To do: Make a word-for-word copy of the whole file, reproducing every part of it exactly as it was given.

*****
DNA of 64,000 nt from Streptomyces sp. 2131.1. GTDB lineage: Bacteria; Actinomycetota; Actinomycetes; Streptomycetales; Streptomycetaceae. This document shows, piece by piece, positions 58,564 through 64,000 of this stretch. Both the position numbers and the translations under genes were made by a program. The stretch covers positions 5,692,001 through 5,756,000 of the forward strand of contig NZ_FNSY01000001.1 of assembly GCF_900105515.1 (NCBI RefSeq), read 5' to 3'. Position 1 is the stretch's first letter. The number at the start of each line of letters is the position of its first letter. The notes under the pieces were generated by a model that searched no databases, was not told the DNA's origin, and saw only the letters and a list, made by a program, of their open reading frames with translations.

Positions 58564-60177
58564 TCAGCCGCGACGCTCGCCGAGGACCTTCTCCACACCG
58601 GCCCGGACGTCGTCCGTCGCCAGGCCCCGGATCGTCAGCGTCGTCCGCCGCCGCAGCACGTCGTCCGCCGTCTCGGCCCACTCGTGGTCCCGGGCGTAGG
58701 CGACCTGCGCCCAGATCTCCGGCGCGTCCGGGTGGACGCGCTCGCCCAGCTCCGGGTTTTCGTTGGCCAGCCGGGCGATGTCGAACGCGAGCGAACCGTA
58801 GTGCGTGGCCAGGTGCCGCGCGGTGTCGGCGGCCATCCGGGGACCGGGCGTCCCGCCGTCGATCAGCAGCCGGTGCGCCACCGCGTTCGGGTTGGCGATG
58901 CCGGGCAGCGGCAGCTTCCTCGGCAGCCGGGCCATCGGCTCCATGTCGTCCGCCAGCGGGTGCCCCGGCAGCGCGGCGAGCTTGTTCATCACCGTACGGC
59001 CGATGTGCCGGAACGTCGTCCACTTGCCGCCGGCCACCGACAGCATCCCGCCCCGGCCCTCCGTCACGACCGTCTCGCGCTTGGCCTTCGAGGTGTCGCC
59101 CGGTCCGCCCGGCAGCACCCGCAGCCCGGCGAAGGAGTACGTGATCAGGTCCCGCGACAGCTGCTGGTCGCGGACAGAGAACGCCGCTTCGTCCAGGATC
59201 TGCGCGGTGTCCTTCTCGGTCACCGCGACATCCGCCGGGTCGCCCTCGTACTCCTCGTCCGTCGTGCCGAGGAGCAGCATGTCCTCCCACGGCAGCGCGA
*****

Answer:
DNA of 64,000 nt from Streptomyces sp. 2131.1. GTDB lineage: Bacteria; Actinomycetota; Actinomycetes; Streptomycetales; Streptomycetaceae. This document shows, piece by piece, positions 58,564 through 64,000 of this stretch. Both the position numbers and the translations under genes were made by a program. The stretch covers positions 5,692,001 through 5,756,000 of the forward strand of contig NZ_FNSY01000001.1 of assembly GCF_900105515.1 (NCBI RefSeq), read 5' to 3'. Position 1 is the stretch's first letter. The number at the start of each line of letters is the position of its first letter. The notes under the pieces were generated by a model that searched no databases, was not told the DNA's origin, and saw only the letters and a list, made by a program, of their open reading frames with translations.

Positions 58564-60177
58564 TCAGCCGCGACGCTCGCCGAGGACCTTCTCCACACCG
58601 GCCCGGACGTCGTCCGTCGCCAGGCCCCGGATCGTCAGCGTCGTCCGCCGCCGCAGCACGTCGTCCGCCGTCTCGGCCCACTCGTGGTCCCGGGCGTAGG
58701 CGACCTGCGCCCAGATCTCCGGCGCGTCCGGGTGGACGCGCTCGCCCAGCTCCGGGTTTTCGTTGGCCAGCCGGGCGATGTCGAACGCGAGCGAACCGTA
58801 GTGCGTGGCCAGGTGCCGCGCGGTGTCGGCGGCCATCCGGGGACCGGGCGTCCCGCCGTCGATCAGCAGCCGGTGCGCCACCGCGTTCGGGTTGGCGATG
58901 CCGGGCAGCGGCAGCTTCCTCGGCAGCCGGGCCATCGGCTCCATGTCGTCCGCCAGCGGGTGCCCCGGCAGCGCGGCGAGCTTGTTCATCACCGTACGGC
59001 CGATGTGCCGGAACGTCGTCCACTTGCCGCCGGCCACCGACAGCATCCCGCCCCGGCCCTCCGTCACGACCGTCTCGCGCTTGGCCTTCGAGGTGTCGCC
59101 CGGTCCGCCCGGCAGCACCCGCAGCCCGGCGAAGGAGTACGTGATCAGGTCCCGCGACAGCTGCTGGTCGCGGACAGAGAACGCCGCTTCGTCCAGGATC
59201 TGCGCGGTGTCCTTCTCGGTCACCGCGACATCCGCCGGGTCGCCCTCGTACTCCTCGTCCGTCGTGCCGAGGAGCAGCATGTCCTCCCACGGCAGCGCGA